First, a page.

I, however, and most others who voted for the Coalition did not seek to preserve the Green legacy of economic ignorance, nor for that matter did we seek to maintain the Martin Parkinson/Ken Henry school of Keynesian economic mis-management.


I don’t say you shouldn’t provide welfare. By all means provide welfare. Let us look after the sick, the aged and the disabled. But here, since the demands are near infinite, judicious allocations of funds will be required. But while welfare expenditures may be important for those who are unable to work or are too old to work, none of these expenditures will promote economic growth and future prosperity.

We do not have an infinite pool of productive resources. We must prioritise. Removing renewable energy targets is pure profit for the economy, a 100% benefit. So would getting rid of paid parental leave. Get rid of them both at once. I wish the NBN was also up for grabs since getting rid of it would also be a net positive.

And I should finally mention since I am throwing it all into the pot, do not raise taxes on anything in any part of the economy. If the kinds of revenues you are in receipt of are insufficient to pay for everything in the basket, then take some things out of the basket.

The Coalition’s Labor Left is a heavy burden that is weighing down good decision making.

Did you think everyone was going to love the budget on sight?

In the news this morning, Coalition to step up budget sales pitch, as MPs voice concerns.

FINANCE Minister Mathias Cormann has flagged a new taxpayer-funded advertising campaign to market the budget, amid backbench frustration over cabinet’s sales pitch.

It’s not just the cabinet that’s a frustrated. You were elected to keep Labor out of the Lodge for six years and maybe nine. There were many things that needed to be done, with fixing 18C a low priority and getting the economy right second from the top, just after stopping the boats. The boats have been stopped, but by 2016, even Shorten will work out what he has to say. I won’t believe him, but that’s not the point since millions will.

But it’s the economy, stupid. The great political genius of Labor was to store the spending outside the forward estimates so that the don’t immediately show up. I think I know that, but if it’s true, I only just know it and I am paying attention.

You have done a hopeless job of selling anything. If you have a message, I don’t know what it is. If you stand for anything other than that you are better economic managers than Labor, I don’t know what it is? Think then about how strange this is:

Tony Abbott last night hosted a private dinner for a large group of backbenchers ahead of the meeting to personally reassure MPs and provide further information about the budget.

Only now they are giving information about the budget to the backbench?!? This is bizarre and pathetic. And how bout this:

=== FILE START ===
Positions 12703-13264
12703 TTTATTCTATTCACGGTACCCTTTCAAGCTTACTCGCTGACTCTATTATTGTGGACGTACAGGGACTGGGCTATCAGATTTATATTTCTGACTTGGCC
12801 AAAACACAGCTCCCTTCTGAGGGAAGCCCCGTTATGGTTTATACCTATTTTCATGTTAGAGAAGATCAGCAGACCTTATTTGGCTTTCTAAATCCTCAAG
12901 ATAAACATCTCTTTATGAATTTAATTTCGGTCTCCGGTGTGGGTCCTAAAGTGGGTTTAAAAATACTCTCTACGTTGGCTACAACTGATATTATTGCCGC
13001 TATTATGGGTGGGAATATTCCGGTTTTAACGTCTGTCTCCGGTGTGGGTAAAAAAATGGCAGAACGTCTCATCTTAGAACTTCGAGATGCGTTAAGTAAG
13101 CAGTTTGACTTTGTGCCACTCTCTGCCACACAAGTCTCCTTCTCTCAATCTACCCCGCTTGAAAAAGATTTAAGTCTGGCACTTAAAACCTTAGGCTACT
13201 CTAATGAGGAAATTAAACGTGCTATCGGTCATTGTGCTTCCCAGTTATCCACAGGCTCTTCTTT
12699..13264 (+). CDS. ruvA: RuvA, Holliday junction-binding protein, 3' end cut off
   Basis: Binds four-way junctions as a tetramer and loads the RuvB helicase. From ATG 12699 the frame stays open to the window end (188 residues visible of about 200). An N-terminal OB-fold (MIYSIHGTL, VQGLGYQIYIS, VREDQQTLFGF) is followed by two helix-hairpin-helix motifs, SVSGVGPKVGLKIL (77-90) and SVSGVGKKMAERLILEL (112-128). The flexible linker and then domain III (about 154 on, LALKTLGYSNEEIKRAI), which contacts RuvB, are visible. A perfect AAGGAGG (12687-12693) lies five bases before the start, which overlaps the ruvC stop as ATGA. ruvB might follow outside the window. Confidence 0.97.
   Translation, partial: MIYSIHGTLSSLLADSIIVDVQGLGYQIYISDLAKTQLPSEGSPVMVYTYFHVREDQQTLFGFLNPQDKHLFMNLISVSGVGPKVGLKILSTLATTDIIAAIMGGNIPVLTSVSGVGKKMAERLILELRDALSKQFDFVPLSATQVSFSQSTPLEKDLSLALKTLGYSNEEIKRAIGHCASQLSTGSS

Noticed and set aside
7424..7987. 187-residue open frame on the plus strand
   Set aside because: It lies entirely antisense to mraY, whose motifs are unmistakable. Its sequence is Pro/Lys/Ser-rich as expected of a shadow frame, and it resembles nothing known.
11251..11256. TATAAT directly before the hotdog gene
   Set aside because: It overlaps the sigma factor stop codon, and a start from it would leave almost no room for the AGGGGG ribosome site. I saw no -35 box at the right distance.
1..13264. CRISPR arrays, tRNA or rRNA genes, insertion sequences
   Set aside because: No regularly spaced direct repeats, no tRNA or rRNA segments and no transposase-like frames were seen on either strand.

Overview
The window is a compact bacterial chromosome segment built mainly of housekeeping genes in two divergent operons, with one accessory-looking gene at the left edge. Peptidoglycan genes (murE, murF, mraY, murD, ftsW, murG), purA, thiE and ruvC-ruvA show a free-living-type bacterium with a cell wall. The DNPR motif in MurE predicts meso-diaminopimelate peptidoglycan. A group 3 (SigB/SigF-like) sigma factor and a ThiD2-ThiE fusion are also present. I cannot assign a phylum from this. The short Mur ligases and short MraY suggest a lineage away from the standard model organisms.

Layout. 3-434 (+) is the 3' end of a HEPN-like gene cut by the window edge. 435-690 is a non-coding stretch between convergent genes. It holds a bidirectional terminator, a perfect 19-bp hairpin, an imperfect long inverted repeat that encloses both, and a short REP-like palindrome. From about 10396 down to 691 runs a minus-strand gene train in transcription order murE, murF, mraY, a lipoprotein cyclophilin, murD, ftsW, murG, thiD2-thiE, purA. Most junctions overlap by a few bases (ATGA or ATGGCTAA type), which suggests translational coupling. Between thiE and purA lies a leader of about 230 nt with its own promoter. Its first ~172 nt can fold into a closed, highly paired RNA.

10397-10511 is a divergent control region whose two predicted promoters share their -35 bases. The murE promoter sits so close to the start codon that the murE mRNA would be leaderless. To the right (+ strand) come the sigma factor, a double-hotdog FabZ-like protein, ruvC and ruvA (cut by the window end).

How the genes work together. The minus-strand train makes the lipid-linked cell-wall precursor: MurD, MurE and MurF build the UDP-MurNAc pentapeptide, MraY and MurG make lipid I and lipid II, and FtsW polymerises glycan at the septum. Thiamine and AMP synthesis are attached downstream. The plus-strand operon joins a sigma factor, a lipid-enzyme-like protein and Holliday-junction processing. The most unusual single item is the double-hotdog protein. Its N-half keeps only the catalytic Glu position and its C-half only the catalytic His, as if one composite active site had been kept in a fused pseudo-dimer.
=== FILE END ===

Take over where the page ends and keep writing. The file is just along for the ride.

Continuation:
Some Coalition MPs are frustrated about directives from the Prime Minister’s office that limited the media exposure of senior Coalition figures ahead of the budget, allowing Labor to fill the void with criticism of budget measures.

Well, at least from here you have nowhere to go but up.

Coalition self-preservation and the ABC

This is the UK:

The first rules on state regulation of the press for more than 300 years will be set out this week.

It is a disgrace for any government but for one that goes under the name of Conservative it is beyond disgraceful. It is a contagion that is likely to spread.

Meanwhile we have a rogue state-funded broadcaster who sees its role to be the government-in-exile when the Coalition sits to the right of the speaker. Let us go to the scandal de jour for a quick run through.

So far as testing the limit of their expenses, everyone in Parliament seems to do it, which is bad. But all of this information has been available for as long as you might wish but is being made an issue now and really only for one side of politics. The ABC in particular thinks it is an issue only in relation to the Coalition and will not make much of anything in relation to Labor of what is a bi-partisan form of creaming. Blog sites are not an effective counterweight to a billion dollar national megaphone.

So my real point is that this repulsively-biased publicly-funded anti-Coalition media organisation has to be wound back. Its Managing Director – in fact the entire organisation – is basically saying to the government stuff you, come and get us if you can. Well all I can say is that if the Coalition has even the remotest sense of self preservation they will take the ABC up on this offer and the sooner the better. We no longer need a state funded media organisation assuming we ever did. And if it cannot be shut down, make it pay its own way. We will then see just how popular Q&A really is when it has to attract advertising to cover the cost of bringing its drivel to air.

In fact, take away the ABC funding and give everyone a publicly funded licence to a basic Fox subscription or make a Fox subscription tax deductible if you want to provide access to a broader cultural suite of programs. In this day and age, a public broadcaster is an anachronism that should be preserved for totalitarian states and banana republics.